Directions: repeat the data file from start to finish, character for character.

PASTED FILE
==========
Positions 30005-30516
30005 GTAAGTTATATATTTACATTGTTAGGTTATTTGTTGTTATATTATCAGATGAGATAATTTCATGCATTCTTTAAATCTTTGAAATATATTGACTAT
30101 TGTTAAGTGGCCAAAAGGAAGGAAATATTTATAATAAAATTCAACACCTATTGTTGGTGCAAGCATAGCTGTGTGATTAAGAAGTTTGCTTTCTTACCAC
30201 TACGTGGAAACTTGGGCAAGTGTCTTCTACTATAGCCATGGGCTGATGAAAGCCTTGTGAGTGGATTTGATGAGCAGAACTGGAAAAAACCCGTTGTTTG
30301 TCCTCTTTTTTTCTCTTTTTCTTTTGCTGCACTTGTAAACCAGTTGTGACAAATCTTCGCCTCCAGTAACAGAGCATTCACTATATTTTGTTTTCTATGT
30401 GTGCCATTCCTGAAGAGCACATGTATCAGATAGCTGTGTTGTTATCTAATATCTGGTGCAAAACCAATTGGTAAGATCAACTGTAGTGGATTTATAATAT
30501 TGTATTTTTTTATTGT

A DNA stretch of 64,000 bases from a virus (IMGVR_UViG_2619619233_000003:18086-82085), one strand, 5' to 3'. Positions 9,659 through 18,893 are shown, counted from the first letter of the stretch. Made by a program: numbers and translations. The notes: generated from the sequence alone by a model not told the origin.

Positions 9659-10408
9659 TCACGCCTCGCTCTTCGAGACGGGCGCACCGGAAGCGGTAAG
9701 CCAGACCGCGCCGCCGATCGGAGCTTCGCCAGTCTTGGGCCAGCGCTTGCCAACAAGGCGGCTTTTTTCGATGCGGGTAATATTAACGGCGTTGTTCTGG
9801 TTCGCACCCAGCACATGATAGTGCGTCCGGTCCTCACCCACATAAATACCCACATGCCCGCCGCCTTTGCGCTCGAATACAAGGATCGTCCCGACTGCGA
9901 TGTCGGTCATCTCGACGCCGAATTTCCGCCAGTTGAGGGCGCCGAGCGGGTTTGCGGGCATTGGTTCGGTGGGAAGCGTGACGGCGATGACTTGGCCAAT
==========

Positions 30005-30516
30005 GTAAGTTATATATTTACATTGTTAGGTTATTTGTTGTTATATTATCAGATGAGATAATTTCATGCATTCTTTAAATCTTTGAAATATATTGACTAT
30101 TGTTAAGTGGCCAAAAGGAAGGAAATATTTATAATAAAATTCAACACCTATTGTTGGTGCAAGCATAGCTGTGTGATTAAGAAGTTTGCTTTCTTACCAC
30201 TACGTGGAAACTTGGGCAAGTGTCTTCTACTATAGCCATGGGCTGATGAAAGCCTTGTGAGTGGATTTGATGAGCAGAACTGGAAAAAACCCGTTGTTTG
30301 TCCTCTTTTTTTCTCTTTTTCTTTTGCTGCACTTGTAAACCAGTTGTGACAAATCTTCGCCTCCAGTAACAGAGCATTCACTATATTTTGTTTTCTATGT
30401 GTGCCATTCCTGAAGAGCACATGTATCAGATAGCTGTGTTGTTATCTAATATCTGGTGCAAAACCAATTGGTAAGATCAACTGTAGTGGATTTATAATAT
30501 TGTATTTTTTTATTGT

A DNA stretch of 64,000 bases from a virus (IMGVR_UViG_2619619233_000003:18086-82085), one strand, 5' to 3'. Positions 9,659 through 18,893 are shown, counted from the first letter of the stretch. Made by a program: numbers and translations. The notes: generated from the sequence alone by a model not told the origin.

Positions 9659-10408
9659 TCACGCCTCGCTCTTCGAGACGGGCGCACCGGAAGCGGTAAG
9701 CCAGACCGCGCCGCCGATCGGAGCTTCGCCAGTCTTGGGCCAGCGCTTGCCAACAAGGCGGCTTTTTTCGATGCGGGTAATATTAACGGCGTTGTTCTGG
9801 TTCGCACCCAGCACATGATAGTGCGTCCGGTCCTCACCCACATAAATACCCACATGCCCGCCGCCTTTGCGCTCGAATACAAGGATCGTCCCGACTGCGA
9901 TGTCGGTCATCTCGACGCCGAATTTCCGCCAGTTGAGGGCGCCGAGCGGGTTTGCGGGCATTGGTTCGGTGGGAAGCGTGACGGCGATGACTTGGCCAAT